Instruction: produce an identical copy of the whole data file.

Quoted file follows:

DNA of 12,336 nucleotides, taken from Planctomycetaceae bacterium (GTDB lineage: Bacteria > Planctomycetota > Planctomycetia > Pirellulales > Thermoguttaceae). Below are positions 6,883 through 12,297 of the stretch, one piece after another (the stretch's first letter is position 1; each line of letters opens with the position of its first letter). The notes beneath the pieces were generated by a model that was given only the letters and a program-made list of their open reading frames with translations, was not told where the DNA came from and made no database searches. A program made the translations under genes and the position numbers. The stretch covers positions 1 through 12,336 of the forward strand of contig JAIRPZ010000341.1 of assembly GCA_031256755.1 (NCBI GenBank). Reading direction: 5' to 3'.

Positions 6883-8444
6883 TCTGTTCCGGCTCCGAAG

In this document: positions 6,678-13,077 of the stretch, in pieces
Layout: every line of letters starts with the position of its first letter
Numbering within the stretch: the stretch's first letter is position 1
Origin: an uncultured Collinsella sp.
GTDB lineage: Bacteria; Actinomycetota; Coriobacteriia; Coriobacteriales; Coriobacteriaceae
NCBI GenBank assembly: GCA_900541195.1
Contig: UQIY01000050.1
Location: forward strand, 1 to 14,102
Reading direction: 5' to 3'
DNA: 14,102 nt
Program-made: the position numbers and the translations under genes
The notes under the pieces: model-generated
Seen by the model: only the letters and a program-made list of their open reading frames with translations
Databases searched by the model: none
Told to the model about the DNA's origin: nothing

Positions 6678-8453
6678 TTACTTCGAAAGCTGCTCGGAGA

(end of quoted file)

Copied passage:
DNA of 12,336 nucleotides, taken from Planctomycetaceae bacterium (GTDB lineage: Bacteria > Planctomycetota > Planctomycetia > Pirellulales > Thermoguttaceae). Below are positions 6,883 through 12,297 of the stretch, one piece after another (the stretch's first letter is position 1; each line of letters opens with the position of its first letter). The notes beneath the pieces were generated by a model that was given only the letters and a program-made list of their open reading frames with translations, was not told where the DNA came from and made no database searches. A program made the translations under genes and the position numbers. The stretch covers positions 1 through 12,336 of the forward strand of contig JAIRPZ010000341.1 of assembly GCA_031256755.1 (NCBI GenBank). Reading direction: 5' to 3'.

Positions 6883-8444
6883 TCTGTTCCGGCTCCGAAG

In this document: positions 6,678-13,077 of the stretch, in pieces
Layout: every line of letters starts with the position of its first letter
Numbering within the stretch: the stretch's first letter is position 1
Origin: an uncultured Collinsella sp.
GTDB lineage: Bacteria; Actinomycetota; Coriobacteriia; Coriobacteriales; Coriobacteriaceae
NCBI GenBank assembly: GCA_900541195.1
Contig: UQIY01000050.1
Location: forward strand, 1 to 14,102
Reading direction: 5' to 3'
DNA: 14,102 nt
Program-made: the position numbers and the translations under genes
The notes under the pieces: model-generated
Seen by the model: only the letters and a program-made list of their open reading frames with translations
Databases searched by the model: none
Told to the model about the DNA's origin: nothing

Positions 6678-8453
6678 TTACTTCGAAAGCTGCTCGGAGA